The president's proposed 2014 budget calls for spending $17.7 billion on NASA programs, a decrease of about $50 million, or 0.3 from the 2012 enacted level, the White House said Wednesday.
The figure reinforces NASA's current balanced portfolio of aeronautics and space technology development, Earth and space science, the development of rockets and capsules to carry explorers deeper into space, and the use of innovative commercial partnerships for crew and cargo transport to the International Space Station, the administration said.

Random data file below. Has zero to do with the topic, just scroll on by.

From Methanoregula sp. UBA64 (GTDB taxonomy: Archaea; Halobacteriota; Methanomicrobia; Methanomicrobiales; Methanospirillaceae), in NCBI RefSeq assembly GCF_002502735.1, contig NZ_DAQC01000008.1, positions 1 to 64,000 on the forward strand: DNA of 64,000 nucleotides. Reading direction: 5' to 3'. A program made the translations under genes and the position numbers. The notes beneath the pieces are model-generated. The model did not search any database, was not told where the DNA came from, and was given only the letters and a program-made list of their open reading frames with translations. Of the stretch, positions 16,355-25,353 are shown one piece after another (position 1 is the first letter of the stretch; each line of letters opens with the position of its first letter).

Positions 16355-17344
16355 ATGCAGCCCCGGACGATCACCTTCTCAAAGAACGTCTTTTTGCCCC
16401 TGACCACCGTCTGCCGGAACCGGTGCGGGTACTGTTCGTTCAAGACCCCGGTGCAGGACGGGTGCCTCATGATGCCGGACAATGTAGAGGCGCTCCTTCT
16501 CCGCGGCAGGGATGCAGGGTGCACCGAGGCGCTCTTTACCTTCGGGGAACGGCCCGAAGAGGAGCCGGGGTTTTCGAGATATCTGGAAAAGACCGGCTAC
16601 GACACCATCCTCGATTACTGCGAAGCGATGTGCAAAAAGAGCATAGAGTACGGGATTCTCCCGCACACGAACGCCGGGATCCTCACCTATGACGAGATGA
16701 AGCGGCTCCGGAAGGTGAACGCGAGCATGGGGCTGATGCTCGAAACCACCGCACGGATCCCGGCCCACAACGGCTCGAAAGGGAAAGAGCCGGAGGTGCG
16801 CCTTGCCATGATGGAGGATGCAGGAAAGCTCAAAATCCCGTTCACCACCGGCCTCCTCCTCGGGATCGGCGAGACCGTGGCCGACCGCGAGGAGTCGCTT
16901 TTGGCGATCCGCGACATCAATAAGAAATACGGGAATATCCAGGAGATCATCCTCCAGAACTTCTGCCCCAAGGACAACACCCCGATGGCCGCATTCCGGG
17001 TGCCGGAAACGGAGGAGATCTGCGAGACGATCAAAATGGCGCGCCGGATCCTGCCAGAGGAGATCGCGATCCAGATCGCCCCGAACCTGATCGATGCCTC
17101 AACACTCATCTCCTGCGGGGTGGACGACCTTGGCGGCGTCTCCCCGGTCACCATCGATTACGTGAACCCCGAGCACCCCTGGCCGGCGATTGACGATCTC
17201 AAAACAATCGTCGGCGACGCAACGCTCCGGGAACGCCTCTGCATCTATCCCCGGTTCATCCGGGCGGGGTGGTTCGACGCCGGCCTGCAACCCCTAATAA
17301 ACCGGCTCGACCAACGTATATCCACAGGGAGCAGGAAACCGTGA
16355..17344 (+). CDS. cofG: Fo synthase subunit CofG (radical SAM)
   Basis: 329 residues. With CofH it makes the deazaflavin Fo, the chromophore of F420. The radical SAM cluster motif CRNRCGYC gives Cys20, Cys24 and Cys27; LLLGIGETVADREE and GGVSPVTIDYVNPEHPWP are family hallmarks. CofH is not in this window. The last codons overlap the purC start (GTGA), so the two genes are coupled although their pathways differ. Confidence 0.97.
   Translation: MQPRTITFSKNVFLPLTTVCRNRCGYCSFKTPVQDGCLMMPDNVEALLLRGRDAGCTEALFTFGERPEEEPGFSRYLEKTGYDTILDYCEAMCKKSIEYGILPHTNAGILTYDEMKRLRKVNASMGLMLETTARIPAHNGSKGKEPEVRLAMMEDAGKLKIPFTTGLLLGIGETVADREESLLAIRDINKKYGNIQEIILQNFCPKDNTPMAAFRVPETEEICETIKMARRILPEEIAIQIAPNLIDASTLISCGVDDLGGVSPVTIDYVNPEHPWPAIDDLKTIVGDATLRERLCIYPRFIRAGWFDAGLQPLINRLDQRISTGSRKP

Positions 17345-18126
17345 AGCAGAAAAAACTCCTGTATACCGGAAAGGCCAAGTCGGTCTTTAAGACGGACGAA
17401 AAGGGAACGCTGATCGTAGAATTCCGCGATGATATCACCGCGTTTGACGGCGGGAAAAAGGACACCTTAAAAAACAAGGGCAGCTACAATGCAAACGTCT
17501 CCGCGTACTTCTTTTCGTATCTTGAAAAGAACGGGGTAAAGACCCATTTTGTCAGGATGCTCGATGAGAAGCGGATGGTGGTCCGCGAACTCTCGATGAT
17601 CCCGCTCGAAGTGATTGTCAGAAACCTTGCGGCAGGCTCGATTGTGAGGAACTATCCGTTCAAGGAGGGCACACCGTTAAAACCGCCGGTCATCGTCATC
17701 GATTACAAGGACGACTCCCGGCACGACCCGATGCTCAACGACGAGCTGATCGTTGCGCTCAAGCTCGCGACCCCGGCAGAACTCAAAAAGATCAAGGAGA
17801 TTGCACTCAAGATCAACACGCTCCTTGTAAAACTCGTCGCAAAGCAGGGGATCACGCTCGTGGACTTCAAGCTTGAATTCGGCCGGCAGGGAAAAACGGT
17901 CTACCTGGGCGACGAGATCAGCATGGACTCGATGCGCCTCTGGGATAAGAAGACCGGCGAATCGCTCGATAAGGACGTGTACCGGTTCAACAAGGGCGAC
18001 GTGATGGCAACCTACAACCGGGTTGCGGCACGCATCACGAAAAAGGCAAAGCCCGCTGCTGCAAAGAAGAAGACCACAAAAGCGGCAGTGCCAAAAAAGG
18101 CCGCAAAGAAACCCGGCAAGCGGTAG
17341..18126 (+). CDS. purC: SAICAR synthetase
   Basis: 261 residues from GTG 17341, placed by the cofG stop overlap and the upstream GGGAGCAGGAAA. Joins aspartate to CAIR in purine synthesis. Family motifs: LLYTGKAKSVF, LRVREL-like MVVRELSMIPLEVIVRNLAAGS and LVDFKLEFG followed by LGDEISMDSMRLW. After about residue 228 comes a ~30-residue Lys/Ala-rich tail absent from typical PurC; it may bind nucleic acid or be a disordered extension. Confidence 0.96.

The proposed allocations would fully fund the Space Launch System heavy-lift rocket and Orion Multi-Purpose Crew Vehicle, enabling a fight test of Orion in 2014 and the Space Launch System in 2017.
The proposed figure would keep development of the James Webb Space Telescope -- the powerful successor to the Hubble Space Telescope -- on track for a 2018 launch, and would include more than $1.8 billion for Earth Science to revamp the Landsat program and conduct other satellite operations.
The budget includes funding for a proposed NASA mission to rendezvous with a small asteroid, capture it, and return it to a near-Earth orbit where astronauts could visit it and return samples to Earth.